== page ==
Although it is unlikely a woman will act on these thoughts, it is important to discuss them with your doctor, Lusskin said. In rare cases, it could be an indication of postpartum psychosis, in which a woman experiences a break from reality. The onset usually happens rapidly, and may involve hearing voices, hallucinations, severe paranoia, or thoughts of suicide or homicide.
Although the American Pregnancy Association estimates that postpartum psychosis affects only one or two women out of every one thousand, it is a life-threatening emergency for both mother and baby and requires immediate medical intervention.
It is important to note, however, that contrary to popular belief, postpartum psychosis is not a severe form of postpartum depression. “I want to stress that [postpartum psychosis] is a completely different illness,” said Barnes. “Many women fear that if they have postpartum depression, it will spiral out of control and they will develop psychosis. That’s just not the case.”
Women should know that they don’t have to wait until they give birth to find out if they are at risk for postpartum depression. “You can talk to your doctor about screening before getting pregnant, as well as continue to screen for risk throughout the pregnancy and into the first year,” Barnes said. “There are plans you and your doctor can put in place to reduce your risk.”
Women should also know that postpartum depression is completely treatable, Barnes said. “On occasion, when postpartum depression is mild enough, the symptoms may go away on their own within the year; however, if left untreated, a woman will be at a greater risk for depression in the future.”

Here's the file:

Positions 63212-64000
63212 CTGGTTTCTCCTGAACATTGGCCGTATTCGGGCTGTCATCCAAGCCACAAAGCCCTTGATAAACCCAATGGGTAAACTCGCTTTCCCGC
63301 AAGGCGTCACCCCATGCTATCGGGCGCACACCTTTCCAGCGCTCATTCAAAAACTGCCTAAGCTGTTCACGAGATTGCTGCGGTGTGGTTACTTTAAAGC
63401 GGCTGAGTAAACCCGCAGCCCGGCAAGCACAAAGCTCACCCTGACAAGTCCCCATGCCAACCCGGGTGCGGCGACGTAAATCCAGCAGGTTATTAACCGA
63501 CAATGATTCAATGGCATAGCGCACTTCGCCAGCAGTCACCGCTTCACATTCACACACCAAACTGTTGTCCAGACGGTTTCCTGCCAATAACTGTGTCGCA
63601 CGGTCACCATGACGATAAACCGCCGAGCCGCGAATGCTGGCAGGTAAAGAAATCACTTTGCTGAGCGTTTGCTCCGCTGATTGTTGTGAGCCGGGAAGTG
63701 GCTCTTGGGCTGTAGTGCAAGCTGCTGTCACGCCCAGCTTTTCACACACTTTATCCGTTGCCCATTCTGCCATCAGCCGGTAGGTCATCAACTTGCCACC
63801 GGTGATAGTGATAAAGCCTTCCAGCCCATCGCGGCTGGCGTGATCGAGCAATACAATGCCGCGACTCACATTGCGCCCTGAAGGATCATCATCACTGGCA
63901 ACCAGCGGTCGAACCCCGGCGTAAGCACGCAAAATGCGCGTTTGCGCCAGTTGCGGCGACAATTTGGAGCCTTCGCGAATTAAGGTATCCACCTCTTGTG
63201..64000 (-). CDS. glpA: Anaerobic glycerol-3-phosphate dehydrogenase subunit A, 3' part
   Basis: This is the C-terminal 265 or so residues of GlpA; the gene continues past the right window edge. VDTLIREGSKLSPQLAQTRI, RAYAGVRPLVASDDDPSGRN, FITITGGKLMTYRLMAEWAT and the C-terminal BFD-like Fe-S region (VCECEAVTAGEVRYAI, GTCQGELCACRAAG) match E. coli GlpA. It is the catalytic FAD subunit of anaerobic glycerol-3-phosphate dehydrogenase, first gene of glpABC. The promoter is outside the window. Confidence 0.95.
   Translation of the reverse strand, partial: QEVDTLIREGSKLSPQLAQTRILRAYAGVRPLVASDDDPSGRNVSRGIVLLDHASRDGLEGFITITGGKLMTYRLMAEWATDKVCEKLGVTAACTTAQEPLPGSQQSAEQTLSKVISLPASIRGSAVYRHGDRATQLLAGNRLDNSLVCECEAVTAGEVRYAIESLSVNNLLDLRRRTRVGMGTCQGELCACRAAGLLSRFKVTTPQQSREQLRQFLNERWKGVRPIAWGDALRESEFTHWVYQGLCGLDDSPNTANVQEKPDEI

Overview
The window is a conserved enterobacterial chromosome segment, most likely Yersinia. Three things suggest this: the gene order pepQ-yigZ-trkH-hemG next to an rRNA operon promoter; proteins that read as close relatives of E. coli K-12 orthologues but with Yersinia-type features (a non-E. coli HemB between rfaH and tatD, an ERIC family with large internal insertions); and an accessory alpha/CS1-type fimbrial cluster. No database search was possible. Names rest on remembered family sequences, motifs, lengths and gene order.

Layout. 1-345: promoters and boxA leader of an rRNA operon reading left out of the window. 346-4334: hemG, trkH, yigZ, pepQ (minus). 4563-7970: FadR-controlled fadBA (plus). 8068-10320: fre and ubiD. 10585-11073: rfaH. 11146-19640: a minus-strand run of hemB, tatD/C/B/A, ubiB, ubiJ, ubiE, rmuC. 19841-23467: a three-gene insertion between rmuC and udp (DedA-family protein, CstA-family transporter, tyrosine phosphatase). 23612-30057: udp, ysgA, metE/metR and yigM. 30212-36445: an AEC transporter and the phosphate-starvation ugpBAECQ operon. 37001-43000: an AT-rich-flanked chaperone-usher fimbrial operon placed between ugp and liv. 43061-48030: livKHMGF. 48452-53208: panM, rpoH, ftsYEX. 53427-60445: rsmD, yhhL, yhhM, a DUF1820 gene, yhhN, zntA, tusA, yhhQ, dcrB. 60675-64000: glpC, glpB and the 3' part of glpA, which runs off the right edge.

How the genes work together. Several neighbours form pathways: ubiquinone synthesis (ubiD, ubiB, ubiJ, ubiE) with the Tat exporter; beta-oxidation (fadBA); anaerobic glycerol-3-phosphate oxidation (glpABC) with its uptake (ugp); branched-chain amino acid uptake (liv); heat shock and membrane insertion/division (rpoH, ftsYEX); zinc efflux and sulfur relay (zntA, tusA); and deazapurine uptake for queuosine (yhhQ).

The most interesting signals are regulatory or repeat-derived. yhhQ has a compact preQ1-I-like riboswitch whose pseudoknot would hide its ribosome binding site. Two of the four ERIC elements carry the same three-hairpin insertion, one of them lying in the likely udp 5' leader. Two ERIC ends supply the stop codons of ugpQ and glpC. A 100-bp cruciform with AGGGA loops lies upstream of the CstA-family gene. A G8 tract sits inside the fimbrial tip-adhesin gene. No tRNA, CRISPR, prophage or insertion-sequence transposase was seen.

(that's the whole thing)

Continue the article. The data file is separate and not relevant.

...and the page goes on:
Doctors prescribe treatment on an individual basis, depending on factors such as the type, duration and intensity of the symptoms, and a woman’s psychological and biological history, said Lusskin. In general, a combination of psychotherapy and medication, such as anti-depressants, anti-anxiety pills and sleeping aids, is often the most effective way to alleviate the symptoms of postpartum depression. In more severe cases, hospitalization or electroconvulsive therapy may be necessary, Lusskin said.
In addition to medical treatment, it’s important that women suffering from postpartum depression receive help from family and friends. “We live in a culture that romanticizes pregnancy and motherhood,” said Barnes. “We tend to think that good mothers should do everything themselves. But women need a lot of help and a lot of support and a lot of reassurance in order to get better.”
If treatment progresses as it should, women should start to feel better within several weeks, Barnes said.
No matter what treatment route a woman takes, it’s important that she consults a women’s reproductive mental health specialist. “Issues around motherhood are unique and an expert in postpartum depression really understands the full range of symptoms,” said Barnes. “They know what it looks like and they know how to best treat it.”
An important part of any recovery is getting treatment early on. If you are not feeling well, said Lusskin, seek help promptly so that you can get better as soon as possible. She said she tells women: “Complain early; get treated early; get better quicker.”
Published June 26, 2012.
Jen Lazuta recently earned her Master's degree from the Medill School of Journalism and is a Chicago-based freelance writer.